I'm assuming the list of points is an array of (x,y,z) coordinates, sorted along one axis. Once this array of points is sorted, it won't be changed.
The produced shape is a list of triangles. To define a triangle, you only need three points, and since each point can be represented by just one number (its index into the array), each triangle only needs three numbers. In order to make it possible to calculate normal vectors after the shape is generated, I would store the three points in a specific order so you can tell which way is clockwise and therefore which side of the triangle is out. It doesn't matter which order you use, just as long as you're consistent.
You know ahead of time how many triangles you'll have based on how many points you started with. Every time you add or remove a point from the curtain, you create a triangle (except for the first and last 3 points). So the number of triangles you will generate is 2*(num_points-3)+2. Of course, that assumes you're starting with more than 3 points (otherwise you won't have a shape anyway).
Now I cover how to remove points from the curtain.
Suppose your curtain looks like this and you want to remove all the points in between A and E.
/ \ __--D--__
/ C-- --__
You can remove them according to their order in the curtain: first ABC, then ACD, then ADE. However, if you've got a lot of points to remove, this leads to a bunch of triangles that all have one point at A and it looks like a fan or something. You might like that effect, but just in case you don't, you can try removing them by height. B is highest so you remove ABC, D is next so you remove CDE, then finally you remove ACE. You might find that that has strange effects, too, but I can't think of them offhand. Another approach would be to remove triangles with the smallest sides first. There are plenty of different ways to remove the points, so I encourage you to think up your own way - maybe even have a few methods that your algorithm could choose between.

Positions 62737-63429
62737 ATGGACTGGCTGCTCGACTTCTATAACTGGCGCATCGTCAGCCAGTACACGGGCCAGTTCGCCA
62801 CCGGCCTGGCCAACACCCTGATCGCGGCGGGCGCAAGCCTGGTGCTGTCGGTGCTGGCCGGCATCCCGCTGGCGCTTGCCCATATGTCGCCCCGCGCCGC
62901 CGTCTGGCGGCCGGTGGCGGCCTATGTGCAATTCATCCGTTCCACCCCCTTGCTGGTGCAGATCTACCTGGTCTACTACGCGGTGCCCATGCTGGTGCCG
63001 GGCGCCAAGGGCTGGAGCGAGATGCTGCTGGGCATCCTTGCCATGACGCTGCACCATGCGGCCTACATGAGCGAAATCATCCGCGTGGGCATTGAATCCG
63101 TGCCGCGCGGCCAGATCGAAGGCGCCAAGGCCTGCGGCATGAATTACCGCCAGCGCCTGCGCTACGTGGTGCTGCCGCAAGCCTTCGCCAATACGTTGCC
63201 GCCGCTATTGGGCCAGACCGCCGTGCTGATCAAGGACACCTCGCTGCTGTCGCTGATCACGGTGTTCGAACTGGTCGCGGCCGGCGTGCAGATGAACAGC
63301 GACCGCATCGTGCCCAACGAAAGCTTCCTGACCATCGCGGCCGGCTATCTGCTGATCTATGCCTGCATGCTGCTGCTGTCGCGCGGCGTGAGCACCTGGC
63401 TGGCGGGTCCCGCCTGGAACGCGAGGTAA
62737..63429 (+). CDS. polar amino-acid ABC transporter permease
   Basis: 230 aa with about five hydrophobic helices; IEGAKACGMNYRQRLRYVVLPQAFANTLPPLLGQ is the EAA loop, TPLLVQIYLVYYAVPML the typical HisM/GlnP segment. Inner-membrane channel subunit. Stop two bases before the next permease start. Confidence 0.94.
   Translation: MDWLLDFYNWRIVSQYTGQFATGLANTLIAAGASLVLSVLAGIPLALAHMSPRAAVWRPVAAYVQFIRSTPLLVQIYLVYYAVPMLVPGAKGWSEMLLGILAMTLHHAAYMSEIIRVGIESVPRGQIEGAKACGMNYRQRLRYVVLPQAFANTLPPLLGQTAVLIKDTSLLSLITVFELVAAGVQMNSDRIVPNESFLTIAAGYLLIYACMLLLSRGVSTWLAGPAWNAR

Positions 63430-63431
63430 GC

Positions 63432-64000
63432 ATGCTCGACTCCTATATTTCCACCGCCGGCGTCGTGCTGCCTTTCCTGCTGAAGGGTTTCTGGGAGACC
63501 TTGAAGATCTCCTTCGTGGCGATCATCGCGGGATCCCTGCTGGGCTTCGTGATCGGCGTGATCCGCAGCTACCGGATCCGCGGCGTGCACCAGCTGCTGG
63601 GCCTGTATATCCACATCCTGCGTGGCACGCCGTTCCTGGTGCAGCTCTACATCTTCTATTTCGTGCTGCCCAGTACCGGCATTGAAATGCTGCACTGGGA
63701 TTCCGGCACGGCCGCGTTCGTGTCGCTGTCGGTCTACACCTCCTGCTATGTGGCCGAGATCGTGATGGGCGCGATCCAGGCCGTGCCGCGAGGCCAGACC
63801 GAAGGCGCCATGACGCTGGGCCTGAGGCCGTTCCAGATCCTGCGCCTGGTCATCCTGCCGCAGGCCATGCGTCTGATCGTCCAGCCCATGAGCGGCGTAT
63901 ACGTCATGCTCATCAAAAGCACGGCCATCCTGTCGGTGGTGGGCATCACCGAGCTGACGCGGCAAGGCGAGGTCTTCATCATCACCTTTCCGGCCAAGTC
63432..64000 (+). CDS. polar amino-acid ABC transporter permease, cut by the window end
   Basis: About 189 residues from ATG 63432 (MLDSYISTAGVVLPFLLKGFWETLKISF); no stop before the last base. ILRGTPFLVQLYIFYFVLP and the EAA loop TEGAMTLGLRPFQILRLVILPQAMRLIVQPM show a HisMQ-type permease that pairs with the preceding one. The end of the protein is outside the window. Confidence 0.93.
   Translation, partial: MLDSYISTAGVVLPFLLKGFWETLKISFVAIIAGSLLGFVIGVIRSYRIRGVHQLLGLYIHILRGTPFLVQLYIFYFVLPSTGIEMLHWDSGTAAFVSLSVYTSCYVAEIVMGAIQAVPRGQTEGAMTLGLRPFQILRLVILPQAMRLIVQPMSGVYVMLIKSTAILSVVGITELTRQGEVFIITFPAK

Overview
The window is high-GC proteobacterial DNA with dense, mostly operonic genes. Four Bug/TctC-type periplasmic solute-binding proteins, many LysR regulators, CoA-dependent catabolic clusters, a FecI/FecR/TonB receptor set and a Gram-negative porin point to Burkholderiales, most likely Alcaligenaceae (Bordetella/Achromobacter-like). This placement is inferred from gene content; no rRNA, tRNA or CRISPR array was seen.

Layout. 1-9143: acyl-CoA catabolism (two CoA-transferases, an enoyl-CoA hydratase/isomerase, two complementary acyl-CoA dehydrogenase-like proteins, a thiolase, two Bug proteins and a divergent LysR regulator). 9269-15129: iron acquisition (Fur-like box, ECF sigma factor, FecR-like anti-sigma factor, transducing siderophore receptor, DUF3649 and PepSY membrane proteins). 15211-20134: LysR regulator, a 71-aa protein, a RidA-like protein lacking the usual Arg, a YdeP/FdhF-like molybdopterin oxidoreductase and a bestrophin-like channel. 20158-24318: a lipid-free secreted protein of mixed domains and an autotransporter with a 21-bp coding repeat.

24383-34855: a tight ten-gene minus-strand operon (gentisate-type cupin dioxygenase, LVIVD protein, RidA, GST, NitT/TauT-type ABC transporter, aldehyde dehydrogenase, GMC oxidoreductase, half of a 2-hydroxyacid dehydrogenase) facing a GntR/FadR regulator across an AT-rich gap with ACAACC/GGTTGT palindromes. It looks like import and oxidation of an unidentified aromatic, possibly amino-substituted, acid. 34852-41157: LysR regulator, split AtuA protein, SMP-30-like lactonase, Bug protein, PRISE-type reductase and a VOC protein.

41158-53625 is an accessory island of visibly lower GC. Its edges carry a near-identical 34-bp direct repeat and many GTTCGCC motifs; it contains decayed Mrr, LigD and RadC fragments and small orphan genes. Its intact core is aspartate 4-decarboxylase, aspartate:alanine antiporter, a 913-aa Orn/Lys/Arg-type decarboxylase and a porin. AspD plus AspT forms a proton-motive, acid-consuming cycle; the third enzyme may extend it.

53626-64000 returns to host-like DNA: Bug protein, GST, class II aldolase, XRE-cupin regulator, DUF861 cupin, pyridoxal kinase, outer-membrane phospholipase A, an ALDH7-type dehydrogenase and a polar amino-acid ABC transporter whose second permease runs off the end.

I didn't mention this: be sure to realize that when you remove a point, you generate a triangle. That's why I removed point ACE instead of just C.
Now, as I say, I haven't implemented this yet. And I didn't go through any complicated math proofs, either. So it's possible that you'll get some rather awkward looking shapes. However, I think the fact that you are adding points in order from top to bottom will keep any polygons from intersecting. I'm not sure of that, but I'd be willing to bet a few dollars on it. :)
However, no matter how weird the shapes you get are, the fact is that this is a pretty quick algorithm - and speed is what I like most. If you do it all in integer coordinates, you can use an integer square root. And I have an integer square root that goes like lightning. The big O is friendly, too - sorting the points can be done with shellsort or something, and then generating the point is somewhere between O(n) and O(n^2) (but the n^2 is the absolute upper bound - extremely special case and easily gotten rid of by sorting along a different axis, bringing it down to O(log n) or so).
So, there you are. If you think of any weak spots in the algorithm, or you find out that it's already been described and has a name, or you have any questions on it, or you actually want to implement it, please email me.
Kimberley ( OKRA@max.tiac.net )